The Marakaios Marriage(3)

By: Kate Hewitt


‘Then, Lindsay,’ he told her in that awful silky voice, ‘you need to do as I ask. Command. Because under Greek marriage law, you can’t get a divorce unless both parties agree.’

She stared at him, her eyes widening as she considered the implications of what he was saying. ‘There must be other circumstances in which a divorce is permissible.’

‘Ah, yes, there are. Two, as a matter of fact.’ His mouth twisted unpleasantly. ‘Adultery and abandonment. But as I have committed neither of those, they do not apply, at least in my case.’

She flinched again, and Antonios registered her reaction with a curl of his lip. ‘Why do you want me to return to Greece, Antonios?’

‘Not, as you seem to fear, to resume our marriage.’ His voice hardened as he raked her with a contemptuous gaze. ‘I have no desire to do that.’

Of course he didn’t. And that shouldn’t hurt, because she’d chosen it to be that way, and yet it still did. ‘Then...’

‘My mother, as you might remember, was fond of you. She doesn’t know why you left, and I have not enlightened her as to the state of our marriage.’

Guilt twisted sharply inside her. Daphne Marakaios had been kind to her during her time in Greece, but it still hadn’t been enough to stay. To stay sane.

‘Why haven’t you told her?’ Lindsay asked. ‘It’s been six months already, and you can’t keep it a secret forever.’

‘Why shouldn’t you tell her?’ Antonios countered. ‘Oh, I forgot. Because you’re a coward. You sneak away from my home and my bed and can’t even be bothered to have a single conversation about why you wished to end our marriage.’

Lindsay drew a deep breath, fighting the impulse to tell him just how many conversations she’d tried to have. There was no point now. ‘I understand that you’re angry—’

‘I’m not angry, Lindsay. To be angry I would have to care.’ He stood up, the expression on his face ironing out. ‘And I stopped caring when you sent me that email. When you refused to say anything but that our marriage was a mistake when I called you, wanting to know what had happened. When you showed me how little you thought of me or our marriage.’

‘And you showed me how little you thought of our marriage every day I was in Greece,’ Lindsay returned before she could help herself.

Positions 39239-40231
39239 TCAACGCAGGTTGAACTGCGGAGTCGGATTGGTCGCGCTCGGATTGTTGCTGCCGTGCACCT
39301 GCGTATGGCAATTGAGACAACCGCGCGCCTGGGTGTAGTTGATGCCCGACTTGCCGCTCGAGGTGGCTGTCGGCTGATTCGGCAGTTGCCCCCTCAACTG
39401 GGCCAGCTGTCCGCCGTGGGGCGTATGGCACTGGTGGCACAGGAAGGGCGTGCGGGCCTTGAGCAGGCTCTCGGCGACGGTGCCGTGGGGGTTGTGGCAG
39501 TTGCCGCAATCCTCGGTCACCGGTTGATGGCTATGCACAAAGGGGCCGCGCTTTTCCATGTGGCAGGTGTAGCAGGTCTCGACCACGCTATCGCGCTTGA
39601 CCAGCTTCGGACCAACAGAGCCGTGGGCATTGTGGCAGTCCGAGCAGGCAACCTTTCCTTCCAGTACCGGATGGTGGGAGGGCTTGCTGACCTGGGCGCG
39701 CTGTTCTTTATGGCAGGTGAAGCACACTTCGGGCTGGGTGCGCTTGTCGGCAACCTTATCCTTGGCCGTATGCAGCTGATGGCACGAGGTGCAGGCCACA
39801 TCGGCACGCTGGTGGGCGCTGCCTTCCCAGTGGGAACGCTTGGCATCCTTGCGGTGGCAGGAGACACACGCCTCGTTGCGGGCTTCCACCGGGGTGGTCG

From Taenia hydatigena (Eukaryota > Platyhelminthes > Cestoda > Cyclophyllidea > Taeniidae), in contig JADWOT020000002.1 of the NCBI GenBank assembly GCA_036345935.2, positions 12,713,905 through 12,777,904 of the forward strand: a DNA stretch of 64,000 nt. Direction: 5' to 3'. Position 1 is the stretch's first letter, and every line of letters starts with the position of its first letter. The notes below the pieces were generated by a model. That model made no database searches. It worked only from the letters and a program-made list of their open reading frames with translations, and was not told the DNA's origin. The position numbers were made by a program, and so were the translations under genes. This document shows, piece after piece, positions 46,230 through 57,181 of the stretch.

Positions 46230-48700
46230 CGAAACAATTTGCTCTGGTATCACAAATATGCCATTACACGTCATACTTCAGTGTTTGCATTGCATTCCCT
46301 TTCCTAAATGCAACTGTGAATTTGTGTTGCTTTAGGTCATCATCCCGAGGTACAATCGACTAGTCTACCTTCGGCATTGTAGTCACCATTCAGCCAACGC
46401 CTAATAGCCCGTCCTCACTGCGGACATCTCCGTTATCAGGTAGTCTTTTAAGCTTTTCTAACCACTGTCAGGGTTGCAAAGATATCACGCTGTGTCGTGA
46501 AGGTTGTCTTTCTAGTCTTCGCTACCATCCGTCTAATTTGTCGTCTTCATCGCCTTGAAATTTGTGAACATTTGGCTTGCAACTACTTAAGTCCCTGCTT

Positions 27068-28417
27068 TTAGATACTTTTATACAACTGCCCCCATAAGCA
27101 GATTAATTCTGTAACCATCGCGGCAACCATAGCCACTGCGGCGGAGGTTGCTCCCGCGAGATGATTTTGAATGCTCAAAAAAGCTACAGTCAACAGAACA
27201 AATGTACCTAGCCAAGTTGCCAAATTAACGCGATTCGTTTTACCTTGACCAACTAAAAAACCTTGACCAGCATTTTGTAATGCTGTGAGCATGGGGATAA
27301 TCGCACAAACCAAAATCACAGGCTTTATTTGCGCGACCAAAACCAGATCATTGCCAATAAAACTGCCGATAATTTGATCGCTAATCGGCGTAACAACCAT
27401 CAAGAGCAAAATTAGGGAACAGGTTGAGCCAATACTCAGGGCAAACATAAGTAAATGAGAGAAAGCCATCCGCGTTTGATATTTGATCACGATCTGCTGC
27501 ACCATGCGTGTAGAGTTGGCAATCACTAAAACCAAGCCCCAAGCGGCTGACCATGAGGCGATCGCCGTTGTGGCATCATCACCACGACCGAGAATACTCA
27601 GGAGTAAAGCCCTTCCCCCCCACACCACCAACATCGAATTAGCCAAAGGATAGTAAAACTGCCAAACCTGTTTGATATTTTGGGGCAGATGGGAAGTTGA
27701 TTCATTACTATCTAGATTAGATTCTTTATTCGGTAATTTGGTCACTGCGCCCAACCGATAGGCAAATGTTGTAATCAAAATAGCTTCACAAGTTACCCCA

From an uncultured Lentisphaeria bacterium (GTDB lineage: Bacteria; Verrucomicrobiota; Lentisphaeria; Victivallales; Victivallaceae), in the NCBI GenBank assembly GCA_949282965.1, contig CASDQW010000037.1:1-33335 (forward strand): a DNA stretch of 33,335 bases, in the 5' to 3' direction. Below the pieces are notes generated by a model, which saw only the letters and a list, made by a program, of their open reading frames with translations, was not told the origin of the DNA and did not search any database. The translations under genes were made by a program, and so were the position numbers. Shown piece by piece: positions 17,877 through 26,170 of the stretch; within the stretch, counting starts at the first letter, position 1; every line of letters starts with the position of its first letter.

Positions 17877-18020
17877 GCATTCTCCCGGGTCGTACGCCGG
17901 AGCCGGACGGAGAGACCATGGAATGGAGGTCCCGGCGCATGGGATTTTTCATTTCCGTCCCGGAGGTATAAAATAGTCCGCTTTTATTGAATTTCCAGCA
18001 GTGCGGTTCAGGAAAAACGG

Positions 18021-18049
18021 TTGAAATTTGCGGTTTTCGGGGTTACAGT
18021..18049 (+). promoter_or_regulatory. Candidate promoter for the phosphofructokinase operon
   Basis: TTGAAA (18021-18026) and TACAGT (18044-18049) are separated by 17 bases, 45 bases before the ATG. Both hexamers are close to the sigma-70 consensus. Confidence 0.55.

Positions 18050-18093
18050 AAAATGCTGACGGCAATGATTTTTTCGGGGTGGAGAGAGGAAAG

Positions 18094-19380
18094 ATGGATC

Antonios turned to her slowly, his eyes wide with incredulity. ‘Are you actually going to blame me for the end of our marriage?’ he asked, each syllable iced with disbelief.

‘Oh, no, of course not,’ Lindsay fired back. ‘How could I do that? How could you possibly have any responsibility or blame?’

He stared at her, his eyes narrowing, and Lindsay almost laughed to realize he wasn’t sure if she was being sarcastic or not.

Then he shrugged her words aside and answered in a clipped voice, ‘I don’t care, about you or your reasons. But my mother does. Because she has been ill, I have spared her the further grief of knowing how and why you have gone.’

‘Ill—’

‘Her cancer has returned,’ Antonios informed her with brutal bluntness. ‘She got the results back a month after you left.’

Lindsay stared at him in shock. She’d known Daphne had been in remission from breast cancer, but the outlook had been good. ‘Antonios, I’m so sorry. Is it...is it treatable?’

He lifted one powerful shoulder in a shrug, his expression veiled. ‘Not very.’

Lindsay sank back in her chair, her mind reeling with this new information. She thought of kind Daphne, with her white hair and soft voice, her gentleness apparent in every word and action, and felt a twist of grief for the woman she’d known so briefly. And as for Antonios...he adored his mother. This would have hit him hard and she, his wife, hadn’t been there to comfort and support him through her illness. Yet would she have been able to, if she’d stayed in Greece?

She’d been so desperately unhappy there, and the thought of returning brought the old fears to the fore.

‘Antonios,’ she said quietly, ‘I’m very, very sorry about your mother, but I still can’t go back to Greece.’